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Army Beach Notations
Qualité quand ça marche: 2.0
Consistance des Vagues: 2.0
Niveau de Difficulté: 4.0
Foule a l'Eau: 4.0

Général: 3.7

Voir toutes les 18 notations

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Surf Report Feed

Statistiques de Houle pour Army Beach, Printemps: Vagues avec Vents Légers ou Favorables.

This image shows only the swells directed at Army Beach that coincided with light winds or offshore conditions through a typical northern hemisphere spring. It is based on 8052 predictions, one every 3 hours. The direction of the spokes show where quality surf generating swell comes from. Five colours illustrate increasing wave sizes. Blue shows the smallest swells, less that 0.5m (1.5 feet) high. Green and yellow represent increasing swell sizes and biggest swells greater than >3m (>10ft) are shown in red. In each graph, the area of any colour is proportional to how frequently that size swell was forecast.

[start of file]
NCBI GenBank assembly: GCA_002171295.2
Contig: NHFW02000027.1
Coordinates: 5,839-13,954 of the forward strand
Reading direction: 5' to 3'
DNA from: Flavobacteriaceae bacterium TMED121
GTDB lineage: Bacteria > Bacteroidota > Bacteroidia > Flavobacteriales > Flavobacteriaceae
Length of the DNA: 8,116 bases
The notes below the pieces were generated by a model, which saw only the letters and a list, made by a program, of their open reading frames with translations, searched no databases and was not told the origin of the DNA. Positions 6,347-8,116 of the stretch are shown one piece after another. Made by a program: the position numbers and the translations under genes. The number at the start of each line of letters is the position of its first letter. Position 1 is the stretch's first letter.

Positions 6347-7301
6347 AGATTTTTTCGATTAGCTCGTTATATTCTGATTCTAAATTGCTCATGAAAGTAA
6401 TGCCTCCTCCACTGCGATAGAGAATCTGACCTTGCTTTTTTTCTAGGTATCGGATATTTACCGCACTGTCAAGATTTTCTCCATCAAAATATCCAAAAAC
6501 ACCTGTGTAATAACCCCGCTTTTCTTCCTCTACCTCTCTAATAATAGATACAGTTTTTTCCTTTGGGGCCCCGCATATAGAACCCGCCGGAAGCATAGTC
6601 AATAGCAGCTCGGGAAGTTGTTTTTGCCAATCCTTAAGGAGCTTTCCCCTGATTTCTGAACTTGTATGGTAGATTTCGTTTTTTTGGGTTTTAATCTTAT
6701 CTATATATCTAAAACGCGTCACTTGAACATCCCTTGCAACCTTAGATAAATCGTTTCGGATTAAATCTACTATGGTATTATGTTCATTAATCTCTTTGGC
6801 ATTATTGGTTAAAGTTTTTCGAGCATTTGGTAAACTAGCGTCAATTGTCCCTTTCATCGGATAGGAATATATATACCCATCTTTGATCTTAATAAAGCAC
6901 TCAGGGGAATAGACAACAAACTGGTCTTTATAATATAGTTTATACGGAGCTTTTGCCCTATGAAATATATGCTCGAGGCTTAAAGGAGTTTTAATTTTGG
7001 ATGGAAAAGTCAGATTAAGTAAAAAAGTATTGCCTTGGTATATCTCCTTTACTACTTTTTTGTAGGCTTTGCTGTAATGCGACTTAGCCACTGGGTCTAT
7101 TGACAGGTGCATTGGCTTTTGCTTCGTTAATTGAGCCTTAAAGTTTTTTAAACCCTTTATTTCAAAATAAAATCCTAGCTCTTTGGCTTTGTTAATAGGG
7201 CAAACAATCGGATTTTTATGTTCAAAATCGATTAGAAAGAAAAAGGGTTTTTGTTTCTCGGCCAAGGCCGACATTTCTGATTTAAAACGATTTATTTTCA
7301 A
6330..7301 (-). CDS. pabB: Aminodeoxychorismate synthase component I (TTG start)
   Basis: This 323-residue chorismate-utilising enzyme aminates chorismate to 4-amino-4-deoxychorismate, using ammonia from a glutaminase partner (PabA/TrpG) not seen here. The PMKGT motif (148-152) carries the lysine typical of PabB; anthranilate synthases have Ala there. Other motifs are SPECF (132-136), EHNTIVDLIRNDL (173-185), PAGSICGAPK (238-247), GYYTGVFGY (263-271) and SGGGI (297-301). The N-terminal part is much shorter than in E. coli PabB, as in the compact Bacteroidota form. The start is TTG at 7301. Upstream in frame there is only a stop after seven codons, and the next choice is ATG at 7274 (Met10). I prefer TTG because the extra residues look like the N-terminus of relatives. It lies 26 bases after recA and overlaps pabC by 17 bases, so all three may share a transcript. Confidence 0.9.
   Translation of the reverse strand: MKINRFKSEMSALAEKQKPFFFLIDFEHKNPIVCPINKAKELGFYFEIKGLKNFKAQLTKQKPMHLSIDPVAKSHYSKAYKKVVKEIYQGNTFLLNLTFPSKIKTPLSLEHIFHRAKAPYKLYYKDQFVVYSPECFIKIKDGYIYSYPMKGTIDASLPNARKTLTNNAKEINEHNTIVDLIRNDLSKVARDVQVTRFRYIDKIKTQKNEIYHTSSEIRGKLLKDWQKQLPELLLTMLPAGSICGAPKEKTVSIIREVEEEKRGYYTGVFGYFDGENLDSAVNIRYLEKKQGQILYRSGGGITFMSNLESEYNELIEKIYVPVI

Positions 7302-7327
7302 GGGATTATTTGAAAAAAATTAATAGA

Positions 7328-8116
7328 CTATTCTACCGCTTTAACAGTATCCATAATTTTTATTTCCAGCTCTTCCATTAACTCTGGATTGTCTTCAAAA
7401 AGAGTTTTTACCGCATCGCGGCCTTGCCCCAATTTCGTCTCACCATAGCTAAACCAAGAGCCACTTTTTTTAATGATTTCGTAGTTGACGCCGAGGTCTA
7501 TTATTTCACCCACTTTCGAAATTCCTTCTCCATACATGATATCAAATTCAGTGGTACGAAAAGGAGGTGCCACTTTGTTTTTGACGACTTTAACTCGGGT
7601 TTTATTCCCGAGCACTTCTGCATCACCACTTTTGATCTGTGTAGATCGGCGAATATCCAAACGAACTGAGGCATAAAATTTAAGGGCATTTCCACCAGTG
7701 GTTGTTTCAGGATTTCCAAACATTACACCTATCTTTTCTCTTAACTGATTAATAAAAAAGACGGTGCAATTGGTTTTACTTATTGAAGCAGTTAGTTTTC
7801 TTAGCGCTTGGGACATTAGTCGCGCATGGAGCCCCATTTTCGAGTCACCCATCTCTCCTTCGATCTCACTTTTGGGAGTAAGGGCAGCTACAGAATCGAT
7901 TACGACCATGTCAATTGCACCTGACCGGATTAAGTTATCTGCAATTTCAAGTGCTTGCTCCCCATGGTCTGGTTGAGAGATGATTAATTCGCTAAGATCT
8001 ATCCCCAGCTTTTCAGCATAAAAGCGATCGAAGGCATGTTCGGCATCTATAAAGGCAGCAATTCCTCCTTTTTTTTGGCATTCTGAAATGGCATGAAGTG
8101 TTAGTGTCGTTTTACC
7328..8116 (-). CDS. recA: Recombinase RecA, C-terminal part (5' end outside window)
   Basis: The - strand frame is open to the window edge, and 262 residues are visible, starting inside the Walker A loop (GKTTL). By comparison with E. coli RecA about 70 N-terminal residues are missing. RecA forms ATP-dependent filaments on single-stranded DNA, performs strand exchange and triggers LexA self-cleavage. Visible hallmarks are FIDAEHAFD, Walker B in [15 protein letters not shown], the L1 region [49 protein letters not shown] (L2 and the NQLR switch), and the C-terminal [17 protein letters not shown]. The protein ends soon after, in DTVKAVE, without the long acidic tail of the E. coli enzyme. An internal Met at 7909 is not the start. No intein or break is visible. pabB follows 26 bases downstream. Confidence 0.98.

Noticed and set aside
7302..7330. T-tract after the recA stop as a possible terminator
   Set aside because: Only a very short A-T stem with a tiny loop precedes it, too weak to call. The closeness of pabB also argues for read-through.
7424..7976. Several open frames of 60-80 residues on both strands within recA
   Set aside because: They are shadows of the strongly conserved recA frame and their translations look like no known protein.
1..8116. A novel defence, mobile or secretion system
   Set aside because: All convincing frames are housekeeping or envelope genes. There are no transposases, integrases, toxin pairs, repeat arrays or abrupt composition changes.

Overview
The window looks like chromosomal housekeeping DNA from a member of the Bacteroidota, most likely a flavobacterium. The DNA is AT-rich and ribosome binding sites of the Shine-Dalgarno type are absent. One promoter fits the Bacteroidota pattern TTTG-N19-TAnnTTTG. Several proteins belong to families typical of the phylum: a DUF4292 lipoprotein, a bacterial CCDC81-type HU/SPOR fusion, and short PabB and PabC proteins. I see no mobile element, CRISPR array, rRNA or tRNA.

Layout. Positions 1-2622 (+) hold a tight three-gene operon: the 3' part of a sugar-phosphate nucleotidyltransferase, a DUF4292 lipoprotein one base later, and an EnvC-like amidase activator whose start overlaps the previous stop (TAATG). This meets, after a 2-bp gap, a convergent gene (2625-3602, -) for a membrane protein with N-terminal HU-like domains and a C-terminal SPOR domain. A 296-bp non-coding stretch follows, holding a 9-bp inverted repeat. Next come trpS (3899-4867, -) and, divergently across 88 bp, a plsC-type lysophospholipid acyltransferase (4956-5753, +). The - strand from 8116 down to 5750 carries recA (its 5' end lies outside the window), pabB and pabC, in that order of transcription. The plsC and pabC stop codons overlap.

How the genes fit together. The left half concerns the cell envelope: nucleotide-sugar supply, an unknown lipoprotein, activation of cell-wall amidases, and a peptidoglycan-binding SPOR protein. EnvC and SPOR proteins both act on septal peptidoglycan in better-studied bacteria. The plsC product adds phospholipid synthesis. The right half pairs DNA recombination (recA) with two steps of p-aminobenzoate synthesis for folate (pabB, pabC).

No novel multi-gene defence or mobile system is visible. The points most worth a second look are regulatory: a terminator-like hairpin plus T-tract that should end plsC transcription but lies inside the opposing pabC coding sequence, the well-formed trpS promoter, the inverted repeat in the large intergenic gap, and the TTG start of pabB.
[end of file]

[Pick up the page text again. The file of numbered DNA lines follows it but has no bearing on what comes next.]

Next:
The diagram suggests that the most common swell direction, shown by the largest spokes, was NW, whereas the the prevailing wind blows from the ENE. The chart at the bottom shows the same thing but without direction information. For example, swells larger than 1.5 feet (0.5m) coincided with good wind conditions 13% of the time, equivalent to 12 days. Open sea swells exceeding >3m (>10ft) are unlikely to occur in a normal northern hemisphere spring but 3% of the time we expect swell in the range 2-3m (6.5-10ft) 3%, equivalent to (3 days). Taking into account the ratio of these swells that coincided with expected offshore winds, and given the fact that Army Beach is exposed to open water swells, we think that that clean surf can be found at Army Beach about 13% of the time and that surf is messed up by onshore wind 44% of the time. This is means that we expect 52 days with waves in a typical northern hemisphere spring, of which 12 days should be surfable.

IMPORTANT: Beta version feature! Swell heights are open water values from NWW3. There is no attempt to model near-shore effects. Coastal wave heights will generally be less, especially if the break does not have unobstructed exposure to the open ocean.